Gap Buffer based AbstractStringBuilder implementation

Andrew John Hughes gnu_andrew at
Sun Nov 22 00:33:55 UTC 2009

2009/11/20 Osvaldo Doederlein <opinali at>:
> Hi Goktug,
> Looks like good stuff. And it remembers me from another old issue: patterns
> of code that demand data copying that could often be avoided. Every
> StringBuffer/StringBuilder is ultimately consumed by a toString() invocation
> to produce the result String, and in 99% of all uses, only one such String
> is produced and the buffer object is immediately discarded. So, toString()
> could pass the internal char[] to the String constructor, instead of forcing
> its copy. The API is coded conservatively to always do that copy, because in
> 1% of cases people reuse the buffer, and also to trim the char[]; for
> long-lived strings it would suck to retain extra chars in the heap. But
> these cases are the exception rather than the rule, and we can just invent a
> new method, e.g. toStringShared(), so the developer would only call that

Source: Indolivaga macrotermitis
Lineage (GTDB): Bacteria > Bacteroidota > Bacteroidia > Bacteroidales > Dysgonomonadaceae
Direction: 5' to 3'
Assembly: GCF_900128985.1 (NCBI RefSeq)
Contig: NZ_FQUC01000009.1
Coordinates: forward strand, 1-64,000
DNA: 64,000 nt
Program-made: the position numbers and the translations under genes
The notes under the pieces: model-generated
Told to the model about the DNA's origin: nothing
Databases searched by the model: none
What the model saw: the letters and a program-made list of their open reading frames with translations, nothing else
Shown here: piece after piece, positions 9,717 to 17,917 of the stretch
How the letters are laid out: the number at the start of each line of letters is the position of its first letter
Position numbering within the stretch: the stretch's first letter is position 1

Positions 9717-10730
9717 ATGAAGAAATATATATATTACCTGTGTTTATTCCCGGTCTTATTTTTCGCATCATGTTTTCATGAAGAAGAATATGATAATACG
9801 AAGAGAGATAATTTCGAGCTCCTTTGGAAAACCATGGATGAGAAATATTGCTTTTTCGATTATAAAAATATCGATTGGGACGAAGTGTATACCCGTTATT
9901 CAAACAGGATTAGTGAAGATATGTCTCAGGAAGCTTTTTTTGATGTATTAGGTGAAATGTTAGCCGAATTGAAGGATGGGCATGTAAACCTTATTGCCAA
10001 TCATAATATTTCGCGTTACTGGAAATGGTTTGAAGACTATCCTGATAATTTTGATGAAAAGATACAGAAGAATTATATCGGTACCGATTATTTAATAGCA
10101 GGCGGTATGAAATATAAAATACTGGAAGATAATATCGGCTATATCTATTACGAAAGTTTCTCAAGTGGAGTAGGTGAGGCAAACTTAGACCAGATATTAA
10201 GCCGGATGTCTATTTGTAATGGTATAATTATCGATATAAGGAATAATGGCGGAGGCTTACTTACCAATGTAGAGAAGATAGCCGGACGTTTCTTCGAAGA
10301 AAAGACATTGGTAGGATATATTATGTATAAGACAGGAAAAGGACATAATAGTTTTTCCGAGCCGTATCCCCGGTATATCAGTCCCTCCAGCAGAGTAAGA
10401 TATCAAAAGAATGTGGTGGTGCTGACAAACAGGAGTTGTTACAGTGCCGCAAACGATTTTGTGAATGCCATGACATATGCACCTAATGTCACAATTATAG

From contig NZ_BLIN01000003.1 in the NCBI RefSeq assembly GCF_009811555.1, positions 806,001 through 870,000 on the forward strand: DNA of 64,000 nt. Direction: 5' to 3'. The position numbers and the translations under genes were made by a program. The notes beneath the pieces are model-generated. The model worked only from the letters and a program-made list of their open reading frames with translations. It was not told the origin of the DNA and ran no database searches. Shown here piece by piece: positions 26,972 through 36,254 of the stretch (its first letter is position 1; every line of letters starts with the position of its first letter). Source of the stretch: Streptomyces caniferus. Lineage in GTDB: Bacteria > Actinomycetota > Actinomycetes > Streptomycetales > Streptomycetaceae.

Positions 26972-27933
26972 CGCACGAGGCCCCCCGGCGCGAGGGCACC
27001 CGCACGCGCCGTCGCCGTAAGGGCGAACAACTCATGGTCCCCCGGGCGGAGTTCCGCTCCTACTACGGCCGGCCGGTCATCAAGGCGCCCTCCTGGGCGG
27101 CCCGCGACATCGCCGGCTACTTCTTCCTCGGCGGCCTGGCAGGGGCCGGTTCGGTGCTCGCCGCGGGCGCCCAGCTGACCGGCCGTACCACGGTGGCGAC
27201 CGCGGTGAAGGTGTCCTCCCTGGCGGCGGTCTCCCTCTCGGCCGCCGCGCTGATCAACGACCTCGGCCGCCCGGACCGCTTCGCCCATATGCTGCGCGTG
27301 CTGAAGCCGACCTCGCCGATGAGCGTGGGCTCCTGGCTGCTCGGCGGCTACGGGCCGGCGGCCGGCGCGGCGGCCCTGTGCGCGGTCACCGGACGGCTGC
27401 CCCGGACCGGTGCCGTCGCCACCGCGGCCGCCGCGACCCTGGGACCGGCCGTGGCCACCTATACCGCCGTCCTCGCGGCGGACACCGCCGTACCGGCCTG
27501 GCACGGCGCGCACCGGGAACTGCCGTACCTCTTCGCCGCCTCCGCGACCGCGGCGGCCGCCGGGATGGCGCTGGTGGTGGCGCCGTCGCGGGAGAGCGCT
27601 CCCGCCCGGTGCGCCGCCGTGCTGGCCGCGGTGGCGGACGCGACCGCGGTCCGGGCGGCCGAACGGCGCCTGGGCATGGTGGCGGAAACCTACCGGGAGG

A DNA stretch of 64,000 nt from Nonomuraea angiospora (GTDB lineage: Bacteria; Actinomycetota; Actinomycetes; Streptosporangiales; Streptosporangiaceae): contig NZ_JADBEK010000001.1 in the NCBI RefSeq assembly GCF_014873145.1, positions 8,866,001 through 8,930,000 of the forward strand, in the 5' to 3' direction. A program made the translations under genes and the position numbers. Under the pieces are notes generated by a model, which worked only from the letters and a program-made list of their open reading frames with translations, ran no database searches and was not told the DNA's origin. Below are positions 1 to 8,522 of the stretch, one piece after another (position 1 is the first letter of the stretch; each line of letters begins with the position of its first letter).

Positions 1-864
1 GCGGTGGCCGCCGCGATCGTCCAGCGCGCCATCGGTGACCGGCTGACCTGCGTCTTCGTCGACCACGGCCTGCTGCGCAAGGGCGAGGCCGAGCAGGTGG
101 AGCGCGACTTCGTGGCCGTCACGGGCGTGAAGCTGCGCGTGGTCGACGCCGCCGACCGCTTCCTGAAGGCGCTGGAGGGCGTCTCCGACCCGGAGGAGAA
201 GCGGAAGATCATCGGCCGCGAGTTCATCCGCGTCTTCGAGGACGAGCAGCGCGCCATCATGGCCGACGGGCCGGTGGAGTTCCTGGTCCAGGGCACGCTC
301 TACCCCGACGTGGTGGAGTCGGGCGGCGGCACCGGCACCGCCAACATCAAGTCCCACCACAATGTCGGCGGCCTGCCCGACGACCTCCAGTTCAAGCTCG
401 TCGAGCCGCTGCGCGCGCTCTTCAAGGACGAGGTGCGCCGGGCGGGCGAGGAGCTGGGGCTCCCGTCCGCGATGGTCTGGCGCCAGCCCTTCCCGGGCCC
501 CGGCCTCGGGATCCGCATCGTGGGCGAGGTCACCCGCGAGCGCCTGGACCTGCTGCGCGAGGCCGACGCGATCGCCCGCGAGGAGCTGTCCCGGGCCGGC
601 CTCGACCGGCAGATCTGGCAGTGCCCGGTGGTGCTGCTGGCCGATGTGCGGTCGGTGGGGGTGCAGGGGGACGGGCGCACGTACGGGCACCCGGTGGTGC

> when the tradeoff is positive: when the product String is short-lived and
> the builder is not reused.

FWIW, we had something along these lines in GNU Classpath.  We
couldn't add a method without breaking the Java specification for
java.lang.StringBuffer/Builder, so instead we created an internal
duplicate (CPStringBuilder) which is now used by internal code in
place of StringBuilder/Buffer.  While we took the 'never copy'
approach to begin with, we ended up with a system where toString set a
flag rather than copying, so that methods in the class that modify the
buffer could check this and perform the copy.  This moved the copy
from the toString method which everyone has to call to post-toString()
modification calls which occur in the 1% of cases you mention.  Such
post-toString modifications copy the buffer and reset the flag.
Andrew :-)

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